Former NTSB and FAA investigator Jeff Guzzetti explains how a maintenance error committed months earlier led to the left engine separating from the wing of a DC-10 during takeoff from Chicago.
It happened over four decades ago, but its infamy remains unmatched. On May 25, 1979, American Airlines Flight 191, a McDonnell-Douglas DC-10 aircraft crashed shortly after takeoff from Chicago O’Hare Airport. All 271 persons aboard were killed, along with two more souls on the ground. It remains to this day the deadliest aircraft accident on U.S. soil.
The crash occurred a dozen years before I began my career as an investigator. I was a rising senior in high school at the time, and the horrific event ignited my interest in aviation safety. Time magazine published an article after the accident which coined a phrase about my future alma mater. The article discussed how and where people learn to fly and fix airplanes, and it cited Embry-Riddle Aeronautical University as the “Harvard of the Skies.”
Aside from its record death toll, readers of AVM should note that the root cause of the tragedy was “improper maintenance procedures” during an engine removal two months before the doomed Los Angeles-bound flight.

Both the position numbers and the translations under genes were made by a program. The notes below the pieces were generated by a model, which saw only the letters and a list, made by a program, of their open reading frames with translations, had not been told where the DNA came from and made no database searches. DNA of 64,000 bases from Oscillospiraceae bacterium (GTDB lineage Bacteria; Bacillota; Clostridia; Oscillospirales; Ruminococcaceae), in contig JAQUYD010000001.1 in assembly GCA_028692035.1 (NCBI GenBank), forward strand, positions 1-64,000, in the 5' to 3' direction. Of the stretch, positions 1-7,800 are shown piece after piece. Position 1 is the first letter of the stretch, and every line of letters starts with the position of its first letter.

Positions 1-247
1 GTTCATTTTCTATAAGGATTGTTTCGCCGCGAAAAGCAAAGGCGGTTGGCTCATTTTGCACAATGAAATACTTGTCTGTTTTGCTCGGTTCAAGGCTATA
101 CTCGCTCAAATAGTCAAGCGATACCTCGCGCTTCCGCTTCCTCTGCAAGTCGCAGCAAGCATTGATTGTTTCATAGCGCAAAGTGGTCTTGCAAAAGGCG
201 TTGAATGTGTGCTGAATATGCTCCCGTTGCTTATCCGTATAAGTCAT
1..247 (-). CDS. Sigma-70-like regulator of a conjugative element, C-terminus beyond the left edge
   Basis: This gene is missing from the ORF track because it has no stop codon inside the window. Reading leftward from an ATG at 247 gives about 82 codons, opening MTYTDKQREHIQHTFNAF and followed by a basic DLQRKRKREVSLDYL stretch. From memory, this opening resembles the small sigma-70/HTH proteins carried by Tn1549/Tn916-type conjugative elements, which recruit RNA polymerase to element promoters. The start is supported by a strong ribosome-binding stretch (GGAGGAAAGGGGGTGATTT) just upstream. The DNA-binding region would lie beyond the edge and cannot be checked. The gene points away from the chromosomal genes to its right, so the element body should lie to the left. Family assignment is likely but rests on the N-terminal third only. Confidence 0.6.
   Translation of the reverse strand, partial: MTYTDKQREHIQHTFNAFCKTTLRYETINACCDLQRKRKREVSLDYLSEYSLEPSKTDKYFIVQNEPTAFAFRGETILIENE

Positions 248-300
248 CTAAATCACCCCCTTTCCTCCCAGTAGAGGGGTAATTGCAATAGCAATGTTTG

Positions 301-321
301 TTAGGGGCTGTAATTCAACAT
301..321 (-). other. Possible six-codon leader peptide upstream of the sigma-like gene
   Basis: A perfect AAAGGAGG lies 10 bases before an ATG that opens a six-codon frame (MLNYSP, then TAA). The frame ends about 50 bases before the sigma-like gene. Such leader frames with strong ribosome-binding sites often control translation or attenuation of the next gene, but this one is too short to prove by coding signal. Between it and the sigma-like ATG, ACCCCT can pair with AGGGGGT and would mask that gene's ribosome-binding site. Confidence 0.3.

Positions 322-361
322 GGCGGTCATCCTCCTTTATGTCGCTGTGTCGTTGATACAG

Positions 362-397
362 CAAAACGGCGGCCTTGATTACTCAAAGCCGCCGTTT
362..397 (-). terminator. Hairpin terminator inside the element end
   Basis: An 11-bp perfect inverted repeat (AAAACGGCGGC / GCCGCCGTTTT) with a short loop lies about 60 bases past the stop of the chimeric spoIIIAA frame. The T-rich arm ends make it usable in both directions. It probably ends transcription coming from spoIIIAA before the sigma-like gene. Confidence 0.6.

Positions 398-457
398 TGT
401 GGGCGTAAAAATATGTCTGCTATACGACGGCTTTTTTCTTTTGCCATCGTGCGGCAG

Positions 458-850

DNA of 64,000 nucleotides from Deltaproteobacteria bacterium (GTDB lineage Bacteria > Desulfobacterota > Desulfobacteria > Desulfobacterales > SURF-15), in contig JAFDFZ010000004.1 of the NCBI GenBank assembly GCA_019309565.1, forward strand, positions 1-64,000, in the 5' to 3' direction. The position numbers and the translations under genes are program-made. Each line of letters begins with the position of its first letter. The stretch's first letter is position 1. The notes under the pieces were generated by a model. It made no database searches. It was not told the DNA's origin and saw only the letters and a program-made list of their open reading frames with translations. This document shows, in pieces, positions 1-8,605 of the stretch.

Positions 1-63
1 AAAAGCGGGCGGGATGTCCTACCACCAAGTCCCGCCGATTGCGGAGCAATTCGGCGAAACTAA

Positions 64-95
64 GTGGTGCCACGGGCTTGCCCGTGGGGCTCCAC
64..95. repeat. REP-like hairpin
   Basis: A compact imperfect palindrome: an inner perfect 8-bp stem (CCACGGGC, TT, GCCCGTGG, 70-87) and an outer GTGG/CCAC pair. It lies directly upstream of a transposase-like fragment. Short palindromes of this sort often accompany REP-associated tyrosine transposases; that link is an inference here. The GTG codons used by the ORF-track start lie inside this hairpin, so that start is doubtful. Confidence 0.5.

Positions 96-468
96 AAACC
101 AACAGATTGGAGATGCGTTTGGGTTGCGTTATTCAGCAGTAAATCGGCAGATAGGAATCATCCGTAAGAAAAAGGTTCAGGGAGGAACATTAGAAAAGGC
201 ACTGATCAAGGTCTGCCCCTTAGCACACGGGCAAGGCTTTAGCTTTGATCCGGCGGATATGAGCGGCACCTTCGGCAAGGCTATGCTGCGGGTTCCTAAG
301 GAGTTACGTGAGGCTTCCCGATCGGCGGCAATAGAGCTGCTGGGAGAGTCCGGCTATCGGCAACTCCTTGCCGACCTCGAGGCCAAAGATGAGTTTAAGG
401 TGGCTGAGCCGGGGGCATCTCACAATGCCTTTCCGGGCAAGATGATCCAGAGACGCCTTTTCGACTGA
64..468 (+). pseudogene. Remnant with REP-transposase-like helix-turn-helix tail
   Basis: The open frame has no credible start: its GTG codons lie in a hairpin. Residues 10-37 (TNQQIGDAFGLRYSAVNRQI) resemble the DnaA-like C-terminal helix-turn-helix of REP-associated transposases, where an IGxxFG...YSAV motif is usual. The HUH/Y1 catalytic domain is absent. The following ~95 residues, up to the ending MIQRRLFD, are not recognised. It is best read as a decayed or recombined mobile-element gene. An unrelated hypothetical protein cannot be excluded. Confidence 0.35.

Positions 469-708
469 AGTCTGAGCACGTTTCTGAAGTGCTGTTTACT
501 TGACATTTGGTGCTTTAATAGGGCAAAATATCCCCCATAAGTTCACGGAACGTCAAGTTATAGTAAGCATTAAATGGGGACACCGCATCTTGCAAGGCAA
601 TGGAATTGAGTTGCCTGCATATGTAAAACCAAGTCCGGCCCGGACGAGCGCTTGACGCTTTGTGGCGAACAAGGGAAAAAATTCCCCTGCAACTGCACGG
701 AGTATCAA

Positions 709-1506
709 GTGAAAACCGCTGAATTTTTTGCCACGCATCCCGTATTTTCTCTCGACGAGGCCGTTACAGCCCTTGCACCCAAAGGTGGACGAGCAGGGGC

Flight 191 began its takeoff roll at 3:03 pm from runway 32R. As the nose rotated upward during lift-off, the left engine and pylon assembly, along with a chunk of the leading edge of the left wing, separated from the aircraft, rolled over the top of the wing, and fell to the runway. Hydraulic lines ruptured and caused the leading-edge slats on the left wing to retract, degrading the lift capability of the wing. The wounded DC-10 continued to climb but immediately began to roll to the left until the wings were perpendicular to the horizon. The Time magazine article that caught my attention included a haunting photographic that captured the DC-10’s final pose (see graphic 1).